The Kids BJJ Orange Belts

The BJJ orange belt is considered advanced. The student is introduced to more complicated moves that require complex transitions. By the time the student reaches the orange belt, they have usually been studying BJJ for 4 or more years.

The Kids BJJ Green Belts

The green belts are an interesting group of students. Because of their age and skill level, where appropriate, they are often sent to adult intermediate and advanced classes. In IBJJF schools, it usually means that they have been a student for about 5 to 6 years.  With SJJIF schools, they would have been a minimum of 80 months (6.67 yrs.). Their skill level is considered advanced but because of their age, they may have a size disadvantage.  When they reach 16 years of age, they earn the rank of blue belt or purple belt depending on their  ability. The professor will decide. Many times, the decision is based on competition. The professor may rank them as a blue belt, so they can get the appropriate experience competing against adults.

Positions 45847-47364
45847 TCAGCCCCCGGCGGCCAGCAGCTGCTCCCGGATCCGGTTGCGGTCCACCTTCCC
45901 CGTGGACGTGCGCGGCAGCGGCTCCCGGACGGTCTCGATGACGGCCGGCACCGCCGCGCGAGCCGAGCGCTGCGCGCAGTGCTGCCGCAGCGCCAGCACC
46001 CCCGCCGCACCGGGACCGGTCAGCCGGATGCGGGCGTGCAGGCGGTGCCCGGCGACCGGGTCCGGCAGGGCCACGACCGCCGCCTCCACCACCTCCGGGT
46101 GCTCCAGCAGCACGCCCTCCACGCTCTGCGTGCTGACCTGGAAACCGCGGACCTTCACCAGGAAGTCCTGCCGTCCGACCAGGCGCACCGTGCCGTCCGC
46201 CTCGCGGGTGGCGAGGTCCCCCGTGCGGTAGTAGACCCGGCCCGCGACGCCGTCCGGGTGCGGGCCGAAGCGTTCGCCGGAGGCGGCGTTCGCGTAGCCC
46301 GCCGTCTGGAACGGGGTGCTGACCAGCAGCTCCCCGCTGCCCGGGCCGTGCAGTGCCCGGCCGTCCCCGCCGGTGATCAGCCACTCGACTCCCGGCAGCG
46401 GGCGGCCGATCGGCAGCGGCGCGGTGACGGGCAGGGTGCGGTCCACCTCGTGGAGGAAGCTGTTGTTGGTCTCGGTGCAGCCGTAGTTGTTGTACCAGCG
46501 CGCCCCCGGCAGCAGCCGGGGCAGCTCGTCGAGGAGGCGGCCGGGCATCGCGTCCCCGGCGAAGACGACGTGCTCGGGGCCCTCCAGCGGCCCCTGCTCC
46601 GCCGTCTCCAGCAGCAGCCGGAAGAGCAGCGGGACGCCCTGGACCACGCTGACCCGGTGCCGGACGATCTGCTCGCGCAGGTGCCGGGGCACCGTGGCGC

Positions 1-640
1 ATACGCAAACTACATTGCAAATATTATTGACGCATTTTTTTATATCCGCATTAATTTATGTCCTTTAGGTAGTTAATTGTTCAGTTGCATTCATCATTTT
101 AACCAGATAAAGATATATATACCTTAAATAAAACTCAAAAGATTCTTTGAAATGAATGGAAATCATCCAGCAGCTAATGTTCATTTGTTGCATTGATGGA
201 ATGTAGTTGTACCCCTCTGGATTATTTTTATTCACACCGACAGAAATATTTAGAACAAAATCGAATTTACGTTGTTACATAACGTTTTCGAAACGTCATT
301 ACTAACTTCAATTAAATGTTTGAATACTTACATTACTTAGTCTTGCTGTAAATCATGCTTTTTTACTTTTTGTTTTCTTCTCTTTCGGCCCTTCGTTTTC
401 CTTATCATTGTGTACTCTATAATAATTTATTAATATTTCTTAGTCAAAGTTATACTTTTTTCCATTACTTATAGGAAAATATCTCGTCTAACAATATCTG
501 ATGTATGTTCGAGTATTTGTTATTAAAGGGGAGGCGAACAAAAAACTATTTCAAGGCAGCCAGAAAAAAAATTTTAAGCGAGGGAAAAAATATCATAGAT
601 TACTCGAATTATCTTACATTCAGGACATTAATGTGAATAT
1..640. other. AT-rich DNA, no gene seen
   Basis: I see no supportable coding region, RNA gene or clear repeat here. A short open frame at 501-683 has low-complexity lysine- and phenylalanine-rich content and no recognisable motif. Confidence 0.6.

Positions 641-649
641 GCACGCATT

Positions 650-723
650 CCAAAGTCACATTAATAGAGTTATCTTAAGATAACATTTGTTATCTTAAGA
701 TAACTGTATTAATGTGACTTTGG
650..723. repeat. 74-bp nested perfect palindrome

Brazilian Jiu-Jitsu Belts and Color Ranking for Adults

Both federations have belts colors starting with white and ending in red.  The main differentiation is the color of the 8th degree black belt. In the IBJJF belt system, there is a visual distinction between a 7th and 8th degree. IBJJF’s 7th degree black belt is a coral black/red whereas the 8th degree black belt is a coral red/white.

Brazilian Jiu-Jitsu Belts and Ranking for Adults - IBJJF vs SJJIF

Brazilian Jiu-Jitsu Belts and Ranking for Adults – IBJJF vs SJJIF

The Adult BJJ White Belt

For adults, the white belt is the lowest ranked belt in Brazilian Jiu-Jitsu. You will need to achieve 4 degrees (stripes).  It usually takes between 8 months to 1.5 years to graduate from the white belt. The students’ ages will range between 16 and 70. Yes, you will see students starting BJJ in their late 60’s and early 70’s.

What to expect as a BJJ White Belt

In a traditional Brazilian Jiu-Jitsu school, the white belt student will primarily learn self-defense and relaxation during confrontation. Contrary to common beliefs, Jiu-Jitsu is a martial art that requires that you relax and use as little force as possible. You will need to flow in your movements and learn to control your breath. It is common for you to hold your breath and use force to beat your opponent. As you progress through the ranks, you will start to understand that in the Jiu-Jitsu Martial Art, there is nothing solved by force.